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Oklahoma Black Lives Matter Leader Speaks About Group's Motives

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In an exclusive interview with News9/Newson6 Black Lives Matter-Oklahoma Executive director and co-founder Rev. T. Sheri Dickerson explained her reason for starting the movement’s chapter. In an exclusive interview with News9/Newson6 Black Lives Matter-Oklahoma Executive director and co-founder Rev. T. Sheri Dickerson explained her reason for starting the movement’s chapter.
OKLAHOMA CITY -

In an exclusive interview with News9/Newson6 Black Lives Matter-Oklahoma Executive director and co-founder Rev. T. Sheri Dickerson explained her reason for starting the movement’s chapter.

“I don't want my children or myself to be a hashtag anymore,” Dickerson said peering from behind her faux-wood rimmed glasses.

A middle-aged black woman and mother of two, Dickerson is involved with metro area liberal organizations like the OKC Pride board and Artists for Justice. She also co-organized a rally in support of the victims of Daniel Holtzclaw, the former Oklahoma City police officer and convicted rapist.

She was a key organizer of the most recent Black Lives Matter peaceful protest in Oklahoma City, but says misconceptions of the movement are everywhere, especially after the killings of police officers in cities around the country.

“Black lives matter was formed to say that right now there is a disproportionate [amount] of racism and injustice against black faces and people of color,” she said. “It has always been to promote black lives and the positive aspects of those. We are not anti-police. We're anti-injustice.”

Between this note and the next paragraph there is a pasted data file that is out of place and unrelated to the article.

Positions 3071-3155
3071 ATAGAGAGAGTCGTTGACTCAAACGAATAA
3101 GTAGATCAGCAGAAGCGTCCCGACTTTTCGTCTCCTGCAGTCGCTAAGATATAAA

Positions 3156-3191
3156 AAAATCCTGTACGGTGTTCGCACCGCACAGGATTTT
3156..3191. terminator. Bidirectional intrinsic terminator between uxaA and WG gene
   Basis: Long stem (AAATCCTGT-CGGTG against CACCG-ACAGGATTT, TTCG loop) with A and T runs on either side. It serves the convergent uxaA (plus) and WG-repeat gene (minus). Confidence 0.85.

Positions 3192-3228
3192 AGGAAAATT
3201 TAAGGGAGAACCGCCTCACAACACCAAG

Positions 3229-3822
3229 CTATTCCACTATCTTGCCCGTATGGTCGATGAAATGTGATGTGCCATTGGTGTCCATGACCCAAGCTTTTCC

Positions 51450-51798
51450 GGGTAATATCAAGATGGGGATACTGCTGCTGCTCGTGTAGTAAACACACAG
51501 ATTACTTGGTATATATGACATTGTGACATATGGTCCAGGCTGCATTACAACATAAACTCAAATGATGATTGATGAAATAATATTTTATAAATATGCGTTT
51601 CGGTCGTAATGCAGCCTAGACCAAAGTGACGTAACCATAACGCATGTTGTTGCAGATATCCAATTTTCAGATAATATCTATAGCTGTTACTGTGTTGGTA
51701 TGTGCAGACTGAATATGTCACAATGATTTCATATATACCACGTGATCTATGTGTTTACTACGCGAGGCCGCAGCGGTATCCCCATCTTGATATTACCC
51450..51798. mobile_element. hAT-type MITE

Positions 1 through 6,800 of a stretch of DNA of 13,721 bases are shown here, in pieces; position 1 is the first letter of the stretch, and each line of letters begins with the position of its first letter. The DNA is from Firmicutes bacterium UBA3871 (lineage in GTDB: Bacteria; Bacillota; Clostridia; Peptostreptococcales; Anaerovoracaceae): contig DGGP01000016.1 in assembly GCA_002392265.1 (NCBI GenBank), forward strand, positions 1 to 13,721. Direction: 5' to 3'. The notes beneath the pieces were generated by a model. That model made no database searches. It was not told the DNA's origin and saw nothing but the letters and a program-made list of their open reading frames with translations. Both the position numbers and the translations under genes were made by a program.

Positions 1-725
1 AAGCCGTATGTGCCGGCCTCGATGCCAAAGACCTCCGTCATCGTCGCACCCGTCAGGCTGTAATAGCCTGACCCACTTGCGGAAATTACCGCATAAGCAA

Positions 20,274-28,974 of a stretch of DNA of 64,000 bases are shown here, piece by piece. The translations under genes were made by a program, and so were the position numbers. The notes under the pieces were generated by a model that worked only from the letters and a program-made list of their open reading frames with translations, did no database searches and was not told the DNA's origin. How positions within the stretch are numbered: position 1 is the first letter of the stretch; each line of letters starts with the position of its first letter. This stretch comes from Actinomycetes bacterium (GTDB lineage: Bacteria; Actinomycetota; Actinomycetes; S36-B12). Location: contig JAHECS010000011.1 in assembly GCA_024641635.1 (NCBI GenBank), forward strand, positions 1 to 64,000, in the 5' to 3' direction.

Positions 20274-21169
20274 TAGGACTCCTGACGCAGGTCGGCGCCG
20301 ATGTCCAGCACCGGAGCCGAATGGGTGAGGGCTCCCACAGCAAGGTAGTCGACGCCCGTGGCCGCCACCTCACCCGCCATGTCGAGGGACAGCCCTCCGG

Dickerson started protesting when she was young following the example of her parents and grandparents.

“You find out that it's something that you love and you're passionate about and you just walk into your calling,” she said with a smile.

But Dickerson, whose husband is a law enforcement officer, did criticize Oklahoma City's recent decision to allow officers to carry their own rifles, afraid it will damage community-police relationships.

“When you introduce rifles it seems like it's an unnecessary and very assertive or aggressive action to take,” she said, echoing sentiments raised by other liberal and civil-rights groups.

Dickerson said her goal for the movement is to start a conversation and praised OCPD Chief Bill Citty for being willing to create an open channel of dialogue with communities of color. She said there were several planned meetings with Citty in the near future.

She also addressed the larger issue of racial tensions among every day citizens. When asked on how to start a conversation about race, Dickerson said people have to acknowledge racism in America before coming to the table.

“You have to make yourself vulnerable because you have to honest and real,” she said.

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